Dwell in Me

Seeking God in the Every Day


Five-Minute Friday: Lonely

Every Friday, Lisa-Jo Baker provides a prompt for “Five-Minute Friday“: Write for five minutes only–no editing, no rewriting. This week’s prompt is “Lonely.” Here goes . . .


I’ve become all-too familiar with loneliness. It comes with the territory of infertility. And frankly, I’m over it.

Infertility struck at a time when I was destined to feel lonely anyway. New city, new state, new church, new house. Everything that’s new feels so cold and empty before you get to know it. Well, except in Houston, where it’s always humid instead.

Dreary Front Entry

Empty Bedroom

When we found out we were infertile, there wasn’t anyone local to turn to–not that we would have turned to anyone anyway. We were shocked. And scared. Lonely anyway, embarrassed by a diagnosis we never expected.

We slowly told a few people. DH’s parents. My parents. Some of our closest friends from DC–which wasn’t our “back home” but somehow felt like it. But at some level, they can’t relate. And it’s harsh to say that, but it feels true. Even now, when I know that I’m not the only one who suffers, that we all carry our own little secrets and challenges and battle scars. But I suffer in this way, a way that seems unfamiliar and unrelatable to my mommy-friends who have more toddler than they can handle right now and like to offer, “take mine.”

But Lonely and I have been fighting and Lonely is losing. I’m kicking it out. I’m meeting people. Getting deep–though maybe not as deep as I could. We still play infertility tight to the chest until we’re sure and it’s necessary, and the knowing might somehow help the other person.

Feeling less lonely nonetheless. And thankful. For the things we have learned. For the little battles over loneliness that we have won. For a God who lets me know every time I need to know it, that he is here and he knows and he understands.

Furnished Bedroom


Five Minute Friday


Evicting Fear

I have an enemy called Fear. We don’t get along well, but I have, off and on,  allowed Fear to be a close companion. And not in the “keep your enemies closer” kind of way.

Fear keeps sneaking up on me and trying to steal my joy. She sneaks into my thoughts and tells me lies. Lies like I’ll never be fulfilled if I don’t have children. Lies like I’m wasting my life waiting around for a baby. Lies like I’d better hurry up and figure out what I’m supposed to do with my life, because I’m clearly not having a child any time soon.

For months I let fear live with me. She came in and made a pleasant little home for herself. When my thoughts would stray toward our infertility, she was right there ready to tell me all the reasons my life looked bleak. When I spent a day at home without a lot of work I needed to do, she taunted me. When I wondered where I was going or what I was going to do, she egged me on. “Worry more,” she’d say. “There’s so much you should be worried about.”

Fear has a few buddies she invited over for regular, noisy parties. Anxiety would come. Low Self-Esteem always showed up. Loneliness was definitely around. But the life of the party was Worry. They all came and they always made a mess.

Anxiety always echoed Fear’s haunting chorus: “You’ve got nothing. You’re going nowhere.” And added, “What are we going to do?”

Low Self-Esteem said, “Without children, who are you? You’re not valuable to future generations. You’re not worthy of your mommy-friends. And you’re really letting yourself go these days.” (Okay, there may be some truth to that last one . . .)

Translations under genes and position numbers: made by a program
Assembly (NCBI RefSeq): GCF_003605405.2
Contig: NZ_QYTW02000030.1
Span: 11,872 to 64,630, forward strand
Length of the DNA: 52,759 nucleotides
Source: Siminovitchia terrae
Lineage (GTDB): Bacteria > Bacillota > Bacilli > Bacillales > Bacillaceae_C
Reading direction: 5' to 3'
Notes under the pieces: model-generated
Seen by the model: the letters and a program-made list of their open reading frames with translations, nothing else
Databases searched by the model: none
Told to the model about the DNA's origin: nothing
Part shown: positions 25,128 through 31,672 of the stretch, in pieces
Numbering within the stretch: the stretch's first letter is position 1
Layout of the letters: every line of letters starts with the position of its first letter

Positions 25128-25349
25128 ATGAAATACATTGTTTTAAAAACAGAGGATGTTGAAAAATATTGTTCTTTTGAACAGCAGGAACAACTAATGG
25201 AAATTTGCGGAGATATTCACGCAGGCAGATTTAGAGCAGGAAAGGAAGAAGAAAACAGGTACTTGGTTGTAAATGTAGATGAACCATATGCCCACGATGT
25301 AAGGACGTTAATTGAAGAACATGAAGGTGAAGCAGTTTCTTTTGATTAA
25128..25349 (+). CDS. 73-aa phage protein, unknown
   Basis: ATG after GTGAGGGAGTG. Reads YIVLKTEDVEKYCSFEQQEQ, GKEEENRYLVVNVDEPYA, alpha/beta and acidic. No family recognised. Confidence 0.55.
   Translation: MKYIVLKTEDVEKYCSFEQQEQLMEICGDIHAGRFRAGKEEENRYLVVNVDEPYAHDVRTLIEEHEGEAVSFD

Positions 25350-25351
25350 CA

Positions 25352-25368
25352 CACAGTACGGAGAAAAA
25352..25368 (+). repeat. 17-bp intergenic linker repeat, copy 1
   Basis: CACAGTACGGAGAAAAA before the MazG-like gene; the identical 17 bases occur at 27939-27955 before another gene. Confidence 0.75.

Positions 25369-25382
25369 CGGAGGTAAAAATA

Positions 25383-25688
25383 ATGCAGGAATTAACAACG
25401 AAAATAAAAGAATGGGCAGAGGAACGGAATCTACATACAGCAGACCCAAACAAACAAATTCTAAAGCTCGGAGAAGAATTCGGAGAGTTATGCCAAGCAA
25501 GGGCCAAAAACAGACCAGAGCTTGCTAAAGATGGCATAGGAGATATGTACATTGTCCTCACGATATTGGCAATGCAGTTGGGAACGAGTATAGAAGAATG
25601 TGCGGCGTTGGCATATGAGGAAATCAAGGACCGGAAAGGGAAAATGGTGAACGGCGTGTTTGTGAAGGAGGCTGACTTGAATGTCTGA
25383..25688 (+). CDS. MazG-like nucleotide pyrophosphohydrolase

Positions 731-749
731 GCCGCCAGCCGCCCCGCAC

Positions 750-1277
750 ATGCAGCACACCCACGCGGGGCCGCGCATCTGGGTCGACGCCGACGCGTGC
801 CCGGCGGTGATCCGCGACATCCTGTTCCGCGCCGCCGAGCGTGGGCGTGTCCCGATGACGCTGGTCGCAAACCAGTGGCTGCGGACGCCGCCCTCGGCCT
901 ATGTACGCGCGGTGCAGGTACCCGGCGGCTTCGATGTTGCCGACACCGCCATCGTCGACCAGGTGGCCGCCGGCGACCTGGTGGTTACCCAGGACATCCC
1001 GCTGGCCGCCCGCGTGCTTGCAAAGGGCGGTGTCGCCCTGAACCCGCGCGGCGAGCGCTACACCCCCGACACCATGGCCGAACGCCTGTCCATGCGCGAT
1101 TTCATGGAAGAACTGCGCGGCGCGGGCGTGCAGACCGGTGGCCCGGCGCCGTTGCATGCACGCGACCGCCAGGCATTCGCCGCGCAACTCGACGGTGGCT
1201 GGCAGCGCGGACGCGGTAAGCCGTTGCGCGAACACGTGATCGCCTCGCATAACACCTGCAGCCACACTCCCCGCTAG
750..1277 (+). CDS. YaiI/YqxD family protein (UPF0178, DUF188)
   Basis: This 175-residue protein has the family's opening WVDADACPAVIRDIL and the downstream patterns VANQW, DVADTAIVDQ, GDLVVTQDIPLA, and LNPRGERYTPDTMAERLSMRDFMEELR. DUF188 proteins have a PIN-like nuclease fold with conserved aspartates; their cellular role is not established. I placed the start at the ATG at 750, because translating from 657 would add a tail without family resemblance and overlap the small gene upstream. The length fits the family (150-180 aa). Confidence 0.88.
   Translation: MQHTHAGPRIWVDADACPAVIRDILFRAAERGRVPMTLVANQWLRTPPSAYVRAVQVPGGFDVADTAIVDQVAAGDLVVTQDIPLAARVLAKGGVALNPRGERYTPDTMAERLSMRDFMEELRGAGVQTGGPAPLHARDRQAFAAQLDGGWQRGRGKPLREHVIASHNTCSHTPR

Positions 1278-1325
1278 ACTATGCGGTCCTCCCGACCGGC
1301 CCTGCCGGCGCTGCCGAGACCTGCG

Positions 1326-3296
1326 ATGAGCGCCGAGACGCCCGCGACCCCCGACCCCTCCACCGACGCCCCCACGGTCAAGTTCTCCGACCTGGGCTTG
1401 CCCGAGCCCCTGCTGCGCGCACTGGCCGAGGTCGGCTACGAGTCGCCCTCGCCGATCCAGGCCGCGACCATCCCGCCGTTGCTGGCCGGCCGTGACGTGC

Loneliness tried to make me forget that I am never alone, that God is always with me. She tried to make me forget that  my husband, my best friend,  is here for me. Loneliness tried to tell me my friends, especially the ones who live far away, were too busy with their own, more important, lives to have time to talk to me. Loneliness told me that I didn’t fit in–that I’m too long married to be with the “young marrieds” and too barren to hang with the fertile crowd.

And Worry. She got into everything. Every aspect of my life was under her purview. “What if your husband has a terrible car accident on his way to work? Then you’ll really be alone. What if you get everything in order and still can’t make a baby? What if you can’t have any children? What will you do with yourself then? What if . . .”

A mess indeed. I look back on those months and I remember the company I was keeping–the company I was feeding and allowing to be part of my life–and it’s no wonder that I was depressed. That I was always tired. That I felt Hope slipping away.

And then something changed. Slowly, I began to realize that I was nourishing all of these negative voices instead of the positive voices that were standing at the door and waiting to be let in to influence my life. I was feeding Fear and Worry. I was giving them a free pass. But I didn’t have to do that.

And I found in the Word, “There is no fear in love. But perfect love casts out fear, because fear has to do with punishment. The one who fears is not made perfect in love” (I John 4: 18).

And I found in the Word, “Do not be anxious about anything, but in every situation, by prayer and petition, with thanksgiving, present your requests to God” (Philippians 4:6).

I find today that I am not afraid. I’m not afraid that we won’t be able to have children even with help. It may happen, but I’m not afraid of it. I’m not afraid that I will not be a mother. I may never be a mother, but I’m not afraid. I don’t need to worry about tomorrow–I need to live today.

I am choosing Joy instead of Worry and Peace instead of Anxiety. I am choosing Love instead of Fear. And maybe when Love comes in and finds it is at home, Fear is evicted and can’t find a place to lay her head. Love trumps Fear. Love wins.